Considering the cut-off points for fat mass for the classification of obesity proposed by the WHO, i.e., 25% and 35% for men and women, respectively, it is possible to compare the capacity of the traditional BMI and the capacity of the new adjusted BMI to detect obesity in the sample evaluated. It can be seen that the area under the curve for the adjusted BMI (0.980, 0.993, 0.974) was greater than that of the traditional BMI (0.932, 0.956, 0.95) for the classification of obesity considering the sample as a whole and divided into men and women, respectively (figs. 2 and 3).

We also intended to propose new cut-off points for the BMI for the correct classification of nutritional status in the Brazilian population. For this purpose, we performed regression analysis and obtained new values of the traditional BMI for the detection of obesity in this sample, which were: 25.24 kg/m2 (considering body fat = 35%) and 28.38 kg/m2 (considering body fat = 25%) for women and men, respectively.

When the same analysis was carried out, but now considering the new adjusted BMI, the following new cut-off points were obtained: 1.85 (for body fat = 30%) and 2.1 (for body fat = 35%), both for women, and 1.8 (for body fat = 20%) and 2.08 (for body fat = 25%), both for men, as illustrated in Figure 4. It can be seen that the cut-off points for the BMI adjusted for the classification of overweight and obesity were closely similar for the two genders, underscoring one of the major advantages of this index, i.e., its uniform applicability to both genders, as illustrated in figure 4.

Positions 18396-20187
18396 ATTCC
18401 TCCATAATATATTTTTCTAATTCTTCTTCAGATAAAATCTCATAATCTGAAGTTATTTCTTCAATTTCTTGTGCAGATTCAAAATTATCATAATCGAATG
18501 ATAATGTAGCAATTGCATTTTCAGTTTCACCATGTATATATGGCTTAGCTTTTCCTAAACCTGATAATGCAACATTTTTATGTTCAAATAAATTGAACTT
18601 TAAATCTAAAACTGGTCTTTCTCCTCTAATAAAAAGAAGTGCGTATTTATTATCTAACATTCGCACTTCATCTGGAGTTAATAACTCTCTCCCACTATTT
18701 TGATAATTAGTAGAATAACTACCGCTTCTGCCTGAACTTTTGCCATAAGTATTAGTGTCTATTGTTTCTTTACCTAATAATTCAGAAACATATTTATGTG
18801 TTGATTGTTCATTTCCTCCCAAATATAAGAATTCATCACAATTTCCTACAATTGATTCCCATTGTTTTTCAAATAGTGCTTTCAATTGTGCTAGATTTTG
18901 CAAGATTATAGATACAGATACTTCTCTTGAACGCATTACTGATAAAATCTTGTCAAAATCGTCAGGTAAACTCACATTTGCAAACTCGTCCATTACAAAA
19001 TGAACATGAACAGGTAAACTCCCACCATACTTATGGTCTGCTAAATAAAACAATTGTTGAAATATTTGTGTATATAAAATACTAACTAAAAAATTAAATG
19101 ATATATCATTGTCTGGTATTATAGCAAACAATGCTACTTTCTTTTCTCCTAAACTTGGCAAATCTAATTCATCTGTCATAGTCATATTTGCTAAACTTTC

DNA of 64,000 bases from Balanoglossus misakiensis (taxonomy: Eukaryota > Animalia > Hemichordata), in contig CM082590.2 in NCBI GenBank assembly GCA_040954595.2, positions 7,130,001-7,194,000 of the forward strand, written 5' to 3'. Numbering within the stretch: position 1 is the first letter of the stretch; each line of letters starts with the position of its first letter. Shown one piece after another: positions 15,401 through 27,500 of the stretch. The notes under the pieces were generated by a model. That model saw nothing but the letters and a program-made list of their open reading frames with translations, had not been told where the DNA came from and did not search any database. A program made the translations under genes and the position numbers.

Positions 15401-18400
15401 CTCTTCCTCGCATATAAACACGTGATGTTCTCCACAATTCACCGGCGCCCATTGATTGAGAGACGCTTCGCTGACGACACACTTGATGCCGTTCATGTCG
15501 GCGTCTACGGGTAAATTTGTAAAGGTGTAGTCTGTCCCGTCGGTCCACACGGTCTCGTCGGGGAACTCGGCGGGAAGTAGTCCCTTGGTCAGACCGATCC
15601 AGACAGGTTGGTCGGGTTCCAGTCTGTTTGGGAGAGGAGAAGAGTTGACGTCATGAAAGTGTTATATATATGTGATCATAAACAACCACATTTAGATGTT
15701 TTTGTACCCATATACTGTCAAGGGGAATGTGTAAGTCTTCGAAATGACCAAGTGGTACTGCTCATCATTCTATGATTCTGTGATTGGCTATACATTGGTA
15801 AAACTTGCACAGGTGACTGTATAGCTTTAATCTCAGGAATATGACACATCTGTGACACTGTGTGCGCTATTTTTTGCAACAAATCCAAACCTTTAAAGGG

The present study, conducted on a sample of the adult Brazilian population, demonstrated a limited diagnostic performance of the traditional BMI for the correct identification of individuals with excess body fat and proposed the adoption of a BMI adjusted for fat mass [(3 Weight + 4 Fat Mass)/Height], which was applied for the sample under study as described earlier. However, the authors emphasize that new studies with randomized samples representative of the Brazilian population are still necessary.